That’s my thoughts on the subject but I recognise just how hard it is to forgive, especially when there is a lot of pain involved. Forgiveness is a powerful weapon, but one that sometimes takes time to yield. Healing from hurt is a whole other story as is repairing the loss that has happened.

Jesus died on the cross to make it possible, don’t think for one minute that was not a painful experience.

“Father, forgive them for they know not what they do”

Sometimes this can be the first step.

“Lord, Please forgive them and let me come alongside you in forgiveness, show me what you want me to do to reconcile things”.

(or for the more desperate)

“I can’t believe they’ve done it again Lord”, to which He responds, “they are just like you”.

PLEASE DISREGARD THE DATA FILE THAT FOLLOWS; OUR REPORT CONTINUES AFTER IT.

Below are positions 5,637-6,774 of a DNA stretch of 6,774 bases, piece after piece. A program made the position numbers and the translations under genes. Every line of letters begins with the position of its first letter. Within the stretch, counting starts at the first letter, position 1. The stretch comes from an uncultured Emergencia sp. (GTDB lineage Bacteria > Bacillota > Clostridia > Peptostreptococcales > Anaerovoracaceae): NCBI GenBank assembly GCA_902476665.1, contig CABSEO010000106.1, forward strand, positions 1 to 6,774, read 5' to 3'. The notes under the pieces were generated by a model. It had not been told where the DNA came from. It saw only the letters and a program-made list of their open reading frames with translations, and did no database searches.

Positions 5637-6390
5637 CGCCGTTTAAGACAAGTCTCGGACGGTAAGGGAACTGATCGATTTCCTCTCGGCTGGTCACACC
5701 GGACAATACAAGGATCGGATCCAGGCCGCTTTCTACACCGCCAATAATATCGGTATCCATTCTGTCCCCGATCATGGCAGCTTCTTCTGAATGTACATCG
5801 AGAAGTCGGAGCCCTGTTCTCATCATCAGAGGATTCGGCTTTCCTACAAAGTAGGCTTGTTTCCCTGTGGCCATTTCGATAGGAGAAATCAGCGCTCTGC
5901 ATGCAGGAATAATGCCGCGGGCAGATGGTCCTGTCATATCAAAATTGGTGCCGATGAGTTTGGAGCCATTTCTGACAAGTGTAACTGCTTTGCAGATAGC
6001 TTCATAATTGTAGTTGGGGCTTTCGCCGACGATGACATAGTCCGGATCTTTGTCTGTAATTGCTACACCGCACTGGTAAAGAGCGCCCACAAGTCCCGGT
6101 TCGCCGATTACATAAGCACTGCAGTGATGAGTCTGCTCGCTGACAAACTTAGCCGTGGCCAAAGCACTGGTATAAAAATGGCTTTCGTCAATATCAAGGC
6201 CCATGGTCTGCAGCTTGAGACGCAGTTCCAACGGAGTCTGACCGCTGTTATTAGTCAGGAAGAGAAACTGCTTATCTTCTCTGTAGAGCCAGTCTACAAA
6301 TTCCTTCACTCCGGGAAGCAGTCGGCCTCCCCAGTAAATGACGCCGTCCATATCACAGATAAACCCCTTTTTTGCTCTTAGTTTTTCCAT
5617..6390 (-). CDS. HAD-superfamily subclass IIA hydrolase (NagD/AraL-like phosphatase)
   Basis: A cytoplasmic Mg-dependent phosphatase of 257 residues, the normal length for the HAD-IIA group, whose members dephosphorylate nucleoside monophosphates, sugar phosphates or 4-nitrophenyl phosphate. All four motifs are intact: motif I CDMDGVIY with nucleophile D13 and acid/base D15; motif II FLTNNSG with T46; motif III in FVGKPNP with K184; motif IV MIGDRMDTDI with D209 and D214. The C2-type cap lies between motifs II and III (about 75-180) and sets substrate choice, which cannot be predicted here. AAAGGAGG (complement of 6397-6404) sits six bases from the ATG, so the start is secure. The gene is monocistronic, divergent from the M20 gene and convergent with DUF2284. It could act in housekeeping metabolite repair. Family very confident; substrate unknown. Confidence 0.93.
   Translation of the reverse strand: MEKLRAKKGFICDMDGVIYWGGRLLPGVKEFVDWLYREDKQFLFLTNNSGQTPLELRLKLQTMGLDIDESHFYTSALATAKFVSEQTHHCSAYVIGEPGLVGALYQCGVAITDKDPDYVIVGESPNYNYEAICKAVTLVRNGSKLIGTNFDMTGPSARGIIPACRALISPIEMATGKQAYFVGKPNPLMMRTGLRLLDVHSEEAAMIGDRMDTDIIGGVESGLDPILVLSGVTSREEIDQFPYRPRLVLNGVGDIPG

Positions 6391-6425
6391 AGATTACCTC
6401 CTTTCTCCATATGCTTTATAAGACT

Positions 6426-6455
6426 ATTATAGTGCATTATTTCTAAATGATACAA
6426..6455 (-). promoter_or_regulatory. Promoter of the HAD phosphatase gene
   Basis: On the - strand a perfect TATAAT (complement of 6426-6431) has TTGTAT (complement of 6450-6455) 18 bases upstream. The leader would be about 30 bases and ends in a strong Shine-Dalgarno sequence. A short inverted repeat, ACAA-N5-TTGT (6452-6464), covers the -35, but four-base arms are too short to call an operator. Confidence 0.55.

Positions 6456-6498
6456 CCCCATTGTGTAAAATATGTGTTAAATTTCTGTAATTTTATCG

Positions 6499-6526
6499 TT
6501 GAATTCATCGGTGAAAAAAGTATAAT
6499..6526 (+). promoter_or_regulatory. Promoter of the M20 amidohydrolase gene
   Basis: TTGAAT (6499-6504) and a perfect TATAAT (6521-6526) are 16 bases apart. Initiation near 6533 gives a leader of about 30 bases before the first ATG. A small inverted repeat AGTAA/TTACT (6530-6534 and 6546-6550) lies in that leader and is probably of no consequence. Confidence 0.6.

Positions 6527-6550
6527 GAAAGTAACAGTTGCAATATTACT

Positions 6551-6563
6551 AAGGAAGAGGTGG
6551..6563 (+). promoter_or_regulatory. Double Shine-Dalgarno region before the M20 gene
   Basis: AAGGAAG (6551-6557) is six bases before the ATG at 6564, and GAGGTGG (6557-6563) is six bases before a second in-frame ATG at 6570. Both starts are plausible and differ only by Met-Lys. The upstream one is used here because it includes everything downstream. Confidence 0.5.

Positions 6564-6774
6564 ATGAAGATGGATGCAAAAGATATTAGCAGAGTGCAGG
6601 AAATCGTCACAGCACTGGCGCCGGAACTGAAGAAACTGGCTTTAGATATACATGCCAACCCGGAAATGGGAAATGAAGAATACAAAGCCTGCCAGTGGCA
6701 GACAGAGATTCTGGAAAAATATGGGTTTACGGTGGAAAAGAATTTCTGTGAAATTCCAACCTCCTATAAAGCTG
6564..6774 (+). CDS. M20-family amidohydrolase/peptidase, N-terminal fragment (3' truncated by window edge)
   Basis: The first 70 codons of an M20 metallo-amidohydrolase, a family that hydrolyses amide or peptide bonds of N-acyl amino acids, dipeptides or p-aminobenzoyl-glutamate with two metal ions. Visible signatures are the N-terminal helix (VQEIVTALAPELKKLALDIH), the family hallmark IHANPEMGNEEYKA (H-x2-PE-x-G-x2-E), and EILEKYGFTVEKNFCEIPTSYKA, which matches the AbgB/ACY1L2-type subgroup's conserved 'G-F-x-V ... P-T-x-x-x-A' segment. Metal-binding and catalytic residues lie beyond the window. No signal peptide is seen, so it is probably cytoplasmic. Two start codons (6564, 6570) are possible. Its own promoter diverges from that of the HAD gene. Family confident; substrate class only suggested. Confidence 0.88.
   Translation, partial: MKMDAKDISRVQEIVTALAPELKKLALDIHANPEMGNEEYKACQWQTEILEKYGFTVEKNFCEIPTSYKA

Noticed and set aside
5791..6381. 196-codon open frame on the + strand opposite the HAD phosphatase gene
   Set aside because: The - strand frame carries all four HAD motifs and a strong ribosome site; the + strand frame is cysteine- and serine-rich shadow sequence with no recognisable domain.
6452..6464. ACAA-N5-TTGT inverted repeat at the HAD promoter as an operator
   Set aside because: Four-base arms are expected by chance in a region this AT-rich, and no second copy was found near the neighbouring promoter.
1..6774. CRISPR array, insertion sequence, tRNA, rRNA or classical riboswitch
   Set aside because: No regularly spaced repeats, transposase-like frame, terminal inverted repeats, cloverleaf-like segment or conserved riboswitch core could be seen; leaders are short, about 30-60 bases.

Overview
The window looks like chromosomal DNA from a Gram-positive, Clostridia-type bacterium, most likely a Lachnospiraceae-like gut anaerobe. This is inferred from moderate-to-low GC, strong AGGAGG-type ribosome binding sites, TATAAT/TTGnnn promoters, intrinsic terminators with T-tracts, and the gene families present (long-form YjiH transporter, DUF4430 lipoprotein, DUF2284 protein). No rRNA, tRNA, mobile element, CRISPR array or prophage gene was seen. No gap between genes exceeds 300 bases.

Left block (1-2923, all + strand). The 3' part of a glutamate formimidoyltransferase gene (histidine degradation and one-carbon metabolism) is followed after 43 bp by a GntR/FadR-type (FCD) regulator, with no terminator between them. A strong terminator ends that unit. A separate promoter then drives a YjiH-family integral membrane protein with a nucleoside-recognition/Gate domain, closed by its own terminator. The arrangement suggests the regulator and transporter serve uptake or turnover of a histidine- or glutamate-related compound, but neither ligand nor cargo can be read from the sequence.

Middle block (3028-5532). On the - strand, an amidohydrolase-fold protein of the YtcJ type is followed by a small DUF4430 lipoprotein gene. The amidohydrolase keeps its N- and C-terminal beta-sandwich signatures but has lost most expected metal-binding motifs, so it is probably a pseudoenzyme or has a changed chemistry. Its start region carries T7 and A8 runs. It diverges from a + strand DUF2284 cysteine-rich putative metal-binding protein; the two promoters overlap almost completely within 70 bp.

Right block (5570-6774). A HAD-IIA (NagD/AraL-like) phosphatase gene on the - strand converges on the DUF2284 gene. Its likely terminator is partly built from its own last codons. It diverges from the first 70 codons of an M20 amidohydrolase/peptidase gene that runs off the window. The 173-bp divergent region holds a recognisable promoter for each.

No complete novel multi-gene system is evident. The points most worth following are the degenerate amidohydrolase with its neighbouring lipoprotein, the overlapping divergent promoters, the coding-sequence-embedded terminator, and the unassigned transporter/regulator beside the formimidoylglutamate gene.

Awkward, very Awkward.


The people Jesus loved

Posted: April 15, 2014 in Me and Jesus

Following up to my last text on Does God love me? I decided to think about the people that Jesus loved and reached out to and conversely those he did not have time for.

Jesus Loves:-

  • Fishermen
  • Tax Collectors
  • “Sinners”
  • Publicans
  • Lepers
  • Prostitutes
  • Roman Soldiers, especially those who have a  “servant” who is sick
  • John “The disciple who Jesus Loved” Who would lay with his head on Jesus’ Chest
  • Judas, the betrayer
  • Short people
  • People who were demonised
  • Thieves (especially those on the cross, who incidentally forgot to get baptised or repent)
  • Children
  • Women – remember the woman that touched the hem of his garment, remember that women were seen as second class
  • Samaritans
  • The poor
  • Peacemakers
  • Those who mourn
  • The persecuted because of his name – incidentally that doesn’t include Pharisees
  • Prodigal sons
  • Slaves
  • Pharisees (remember Nicodemus)
  • The World
  • The sick
  • The disabled (I hate that word)
  • The blind
  • The different